Help Return the Colorado River to the Sea

Imagine if one day you couldn’t get home.  Your journey stopped short of where you were supposed to be.

That’s the story of the iconic Colorado River, which sculpted the Grand Canyon and today sustains 30 million people, but now stops flowing 90 miles before reaching the sea, its final destination.

With partners, Change the Course is working to restore the Colorado’s flow and revitalize wetlands in its Delta — crucial habitats for numerous species of birds and wildlife.

You can help.

Thanks to our sponsors, for every free pledge made, Change the Course returns 1,000 gallons to a depleted part of the Colorado River Basin.

So watch this 40-second video.  And yes, that’s me in the canoe – and National Geographic Explorer Osvel Hinojosa-Huerta keeping an eye and ear out for the elusive Yuma clapper rail, an endangered bird that calls the Delta home.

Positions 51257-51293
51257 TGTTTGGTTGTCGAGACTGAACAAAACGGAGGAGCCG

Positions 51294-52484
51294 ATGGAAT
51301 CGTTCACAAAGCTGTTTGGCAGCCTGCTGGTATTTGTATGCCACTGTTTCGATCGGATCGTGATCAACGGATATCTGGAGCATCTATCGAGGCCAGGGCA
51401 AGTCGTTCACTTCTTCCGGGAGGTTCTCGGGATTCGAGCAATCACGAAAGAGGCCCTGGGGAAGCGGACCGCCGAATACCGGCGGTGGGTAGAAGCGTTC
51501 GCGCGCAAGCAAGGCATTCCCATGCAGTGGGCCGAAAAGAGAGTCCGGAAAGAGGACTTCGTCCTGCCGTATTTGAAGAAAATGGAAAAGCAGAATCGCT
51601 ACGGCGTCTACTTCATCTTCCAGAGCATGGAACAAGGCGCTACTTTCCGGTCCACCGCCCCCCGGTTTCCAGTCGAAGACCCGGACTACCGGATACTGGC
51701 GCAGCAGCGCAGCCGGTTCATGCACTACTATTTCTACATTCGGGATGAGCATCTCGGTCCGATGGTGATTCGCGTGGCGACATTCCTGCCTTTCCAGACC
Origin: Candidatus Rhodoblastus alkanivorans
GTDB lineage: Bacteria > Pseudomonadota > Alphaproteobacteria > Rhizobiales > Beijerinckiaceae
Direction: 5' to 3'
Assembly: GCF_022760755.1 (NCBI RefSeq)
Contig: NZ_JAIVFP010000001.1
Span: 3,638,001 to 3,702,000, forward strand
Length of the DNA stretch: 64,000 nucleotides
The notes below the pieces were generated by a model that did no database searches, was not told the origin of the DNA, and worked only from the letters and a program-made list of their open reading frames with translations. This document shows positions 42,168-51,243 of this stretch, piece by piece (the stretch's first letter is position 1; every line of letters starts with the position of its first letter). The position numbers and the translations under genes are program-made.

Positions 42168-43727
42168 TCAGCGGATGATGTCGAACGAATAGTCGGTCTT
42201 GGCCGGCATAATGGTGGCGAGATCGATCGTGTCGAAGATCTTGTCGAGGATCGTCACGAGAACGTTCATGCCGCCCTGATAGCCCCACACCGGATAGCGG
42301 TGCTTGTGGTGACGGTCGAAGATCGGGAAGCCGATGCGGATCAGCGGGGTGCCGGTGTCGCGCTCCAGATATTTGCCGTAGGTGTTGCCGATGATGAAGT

Please join us.  Check out our website or text “River” to 77177 – and take the pledge.

Together we can change the course.

Special thanks to Silk and Coca-Cola, Charter Sponsors for Change the Course. Additional funding generously provided by the Walton Family Foundation.


Returning the Colorado River to the Sea


Sandra Postel directs the independent Global Water Policy Project and lectures, writes, and consults on international water issues. She is also Freshwater Fellow of the National Geographic Society, and serves as lead water expert for the Society's freshwater initiative. Sandra is the author of several acclaimed books, including the award-winning Last Oasis, the basis for a PBS documentary. Her essay "Troubled Waters" was selected for Best American Science and Nature Writing. Sandra is a Pew Scholar in Conservation and the Environment, and has been named one of the "Scientific American 50" for her contributions to water policy.
  • phil thompson

    People are more important than wetlands, change the people not the river. Ban grass, ban stupid farm watering, insist on chemical toilets and waterless urinals.

  • Richard Smith

    Too many people living in an arid climate.

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